The Good: Interesting characters, Fun (visually and musically), Decent voice acting.
The Bad: Musically unmemorable, 3-D effects are unimpressive, Plot/Moral messages trend too far toward the safe and conservative.
The Basics: Disney's latest animated feature, Tangled is pleasantly direct, delightfully goofy and annoyingly predictable at moments when it could stretch toward the audacious.
As one who loathes some of the business practices of the company, I've given a disturbing amount of money to Disney this year. I'm not talking about the subtle takeovers of the company like Lost or Iron Man 2, but rather the straight, unabashed Disney products that I usually wouldn't spend money on. I felt I had to see the 3-D versions of Alice In Wonderland (reviewed here!) and Toy Story 3 (reviewed here!) after seeing preview screenings in 2-D and I knew the company was going to end the year well with Tron: Legacy. I forgot, strangely because I had seen so very many previews of it, that they still had Tangled coming out. Last night, after making a new addition to our family (more about that very soon!), my wife took me out to the movies for Tangled.
Here I feel it behooves me to mention some things about my reviews and the way I rate. While a ten point scale might be pretty clear to most, and my index page where those numbers illustrate comparatively what I think about movies makes my pantheon a whole lot clearer, the nuance of it is sometimes less clear. Obviously, the extreme ends of the scale 9-10, 1 - 0 are for the absolute best and absolute worst films. But "average" is a wider number than I think most people consider and in my scale it probably ranges from 4 - 6.5. In other words, 6.5 is not bad, it is the best of works which might dazzle in one way shape or form, but might be a bit more predictable or pedestrian in other ways. With Tangled, it had a lot to overcome with this viewer to get to a 6.5 and yet, it made it there and the truth is, I enjoyed the movie quite a bit. But it is not flawless and the flaws actually reminded me far too much of why I don't usually like Disney movies.
In a magical kingdom, the daughter of a benevolent king and queen - Rapunzel - is bestowed with magical healing powers. Gothel, who is terrified of losing her youth and yet is feeling the effects of her age, steals the baby Rapunzel away and hides her in a remote tower. There, she raises her as a daughter and uses Rapunzel's healing hair (activated through song) to keep the girl emotionally enslaved and physically isolated from the world. But, as her eighteenth birthday approaches, Rapunzel becomes obsessed with an annual display of lights which is launched from nearby in the kingdom which she knows happens each year on her birthday. When Mother Gothel refuses to let her out of the castle for that, Rapunzel is distraught.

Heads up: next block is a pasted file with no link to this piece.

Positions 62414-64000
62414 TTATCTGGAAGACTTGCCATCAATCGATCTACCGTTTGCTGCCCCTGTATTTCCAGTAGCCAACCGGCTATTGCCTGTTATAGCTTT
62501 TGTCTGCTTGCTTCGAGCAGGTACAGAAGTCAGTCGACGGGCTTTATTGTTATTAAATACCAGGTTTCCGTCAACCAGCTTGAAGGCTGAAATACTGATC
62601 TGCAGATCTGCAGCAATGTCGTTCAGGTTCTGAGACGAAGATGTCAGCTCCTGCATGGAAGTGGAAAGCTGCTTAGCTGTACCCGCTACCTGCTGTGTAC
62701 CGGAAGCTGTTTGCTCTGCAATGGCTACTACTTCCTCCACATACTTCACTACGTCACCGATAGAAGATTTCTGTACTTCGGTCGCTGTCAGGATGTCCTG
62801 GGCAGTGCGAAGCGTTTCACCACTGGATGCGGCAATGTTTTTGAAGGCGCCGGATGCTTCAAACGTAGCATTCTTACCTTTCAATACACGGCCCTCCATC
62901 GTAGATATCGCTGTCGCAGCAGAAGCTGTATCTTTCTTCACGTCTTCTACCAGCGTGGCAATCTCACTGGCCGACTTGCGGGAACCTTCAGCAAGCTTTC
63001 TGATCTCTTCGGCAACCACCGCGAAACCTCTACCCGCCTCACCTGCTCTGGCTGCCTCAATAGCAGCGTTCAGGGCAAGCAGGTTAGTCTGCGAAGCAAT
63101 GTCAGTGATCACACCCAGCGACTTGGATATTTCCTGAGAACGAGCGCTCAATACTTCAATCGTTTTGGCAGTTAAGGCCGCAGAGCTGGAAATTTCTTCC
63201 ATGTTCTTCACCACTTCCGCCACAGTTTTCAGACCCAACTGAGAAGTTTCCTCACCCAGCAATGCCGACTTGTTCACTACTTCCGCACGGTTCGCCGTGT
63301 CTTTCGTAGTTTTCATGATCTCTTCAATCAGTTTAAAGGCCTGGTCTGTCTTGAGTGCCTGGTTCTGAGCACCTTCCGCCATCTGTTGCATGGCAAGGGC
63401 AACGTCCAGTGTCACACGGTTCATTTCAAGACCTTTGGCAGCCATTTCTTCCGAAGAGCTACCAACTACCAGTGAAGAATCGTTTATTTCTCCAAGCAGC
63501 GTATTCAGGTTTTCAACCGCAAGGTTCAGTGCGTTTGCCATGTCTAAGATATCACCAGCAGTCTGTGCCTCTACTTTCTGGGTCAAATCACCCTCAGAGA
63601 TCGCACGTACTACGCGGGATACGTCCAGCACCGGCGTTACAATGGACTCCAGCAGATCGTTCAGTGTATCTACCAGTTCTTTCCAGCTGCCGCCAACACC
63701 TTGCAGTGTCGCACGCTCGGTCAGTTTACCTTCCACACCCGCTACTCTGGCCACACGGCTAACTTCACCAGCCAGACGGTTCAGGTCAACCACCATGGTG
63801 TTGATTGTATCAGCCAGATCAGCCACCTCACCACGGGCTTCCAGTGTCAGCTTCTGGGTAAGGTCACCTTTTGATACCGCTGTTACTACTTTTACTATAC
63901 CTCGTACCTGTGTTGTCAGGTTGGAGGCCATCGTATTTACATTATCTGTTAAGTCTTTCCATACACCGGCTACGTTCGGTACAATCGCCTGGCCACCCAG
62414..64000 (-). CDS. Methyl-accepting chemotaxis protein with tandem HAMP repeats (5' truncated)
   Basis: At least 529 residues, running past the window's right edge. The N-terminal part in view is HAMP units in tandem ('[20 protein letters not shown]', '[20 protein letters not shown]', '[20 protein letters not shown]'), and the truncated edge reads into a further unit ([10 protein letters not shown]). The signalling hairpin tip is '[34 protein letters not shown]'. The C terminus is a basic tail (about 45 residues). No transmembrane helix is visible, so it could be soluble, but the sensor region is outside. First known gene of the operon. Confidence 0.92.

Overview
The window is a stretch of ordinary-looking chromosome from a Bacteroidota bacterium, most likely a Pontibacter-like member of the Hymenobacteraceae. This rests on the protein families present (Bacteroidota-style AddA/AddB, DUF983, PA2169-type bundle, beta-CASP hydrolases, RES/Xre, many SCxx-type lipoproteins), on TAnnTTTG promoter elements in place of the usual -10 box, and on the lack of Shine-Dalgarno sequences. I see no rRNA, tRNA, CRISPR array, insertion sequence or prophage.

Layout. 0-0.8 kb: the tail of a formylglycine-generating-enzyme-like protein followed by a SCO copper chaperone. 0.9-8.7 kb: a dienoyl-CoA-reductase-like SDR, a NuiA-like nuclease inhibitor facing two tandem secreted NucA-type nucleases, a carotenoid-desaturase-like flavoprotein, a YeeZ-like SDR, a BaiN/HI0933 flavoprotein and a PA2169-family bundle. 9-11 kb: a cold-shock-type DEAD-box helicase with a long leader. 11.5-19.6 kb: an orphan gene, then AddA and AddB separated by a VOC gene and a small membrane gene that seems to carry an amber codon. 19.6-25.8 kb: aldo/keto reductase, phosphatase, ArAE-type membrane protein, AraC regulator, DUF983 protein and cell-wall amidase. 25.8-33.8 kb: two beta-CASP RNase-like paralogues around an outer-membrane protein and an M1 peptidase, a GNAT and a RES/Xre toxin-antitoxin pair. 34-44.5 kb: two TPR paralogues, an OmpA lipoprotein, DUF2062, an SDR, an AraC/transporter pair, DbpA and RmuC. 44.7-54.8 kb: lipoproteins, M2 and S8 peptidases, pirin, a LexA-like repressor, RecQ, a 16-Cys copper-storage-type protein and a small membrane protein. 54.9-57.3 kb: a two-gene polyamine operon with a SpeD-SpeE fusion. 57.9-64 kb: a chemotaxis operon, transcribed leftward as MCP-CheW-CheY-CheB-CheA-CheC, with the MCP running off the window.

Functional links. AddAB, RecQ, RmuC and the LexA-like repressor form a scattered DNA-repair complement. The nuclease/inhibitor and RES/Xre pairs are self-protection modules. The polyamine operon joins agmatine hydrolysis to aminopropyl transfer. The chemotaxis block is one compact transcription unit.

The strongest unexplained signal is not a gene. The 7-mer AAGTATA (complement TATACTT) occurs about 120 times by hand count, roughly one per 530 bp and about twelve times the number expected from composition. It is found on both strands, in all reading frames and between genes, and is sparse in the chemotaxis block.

Enter Flynn Rider, rogue and thief, who has stolen the jeweled crown of the kingdom. As he flees the law, a bloodhound-like horse Maximus, and the two thugs with whom he did the operation, he discovers Rapunzel's tower and enters it. There he is captured by Rapunzel - who knocks him unconscious - and his satchel with the crown is taken. Rapunzel offers him a simple deal; he will get his crown back after he takes her to the lantern festival. With no other options, Flynn sets out with Rapunzel, though he tries to scare her out of the whole adventure. But Mother Gothel is hot on their trail and she sees an opportunity to get Rapunzel back into the tower through force, guile and emotional manipulation. As Rapunzel grows more confident, Flynn finds there is more to like about the young woman.
Tangled is, in many ways, a very obvious hero story. The heroine, Rapunzel, is instantly likable and easy to empathize with. Whether she knows it or not, she is a victim of emotional abuse (the song "Mother Knows Best" adequately explores Gothel's campaign of fear used to keep Rapunzel in line) and her confidence is undermined at the outset. Despite her friendship with her pet chameleon, Rapunzel has a lonely life as Gothel comes and goes (using Rapunzel's 70 ft. long hair) while she is kept a prisoner. But even from the outset, Rapunzel has strong goals of her own and she is very expressive about them. So, it is easy to see her as a young woman who is not the stereotypical milquetoast Disney princess who is simply waiting for a man to come along to rescue her.
Moreover, Rapunzel has more strength than Gothel knows and while her naivete allows her to survive an encounter with the worst ruffians in the land, she actually has a force of character that is enviable. Rapunzel, not a simple hero, not a complete victim, takes charge of her own destiny by taking Flynn Rider and making demands of him. In this way, she is expressive about her wants and needs and the moment she takes control of her life, she becomes an exceptional role model.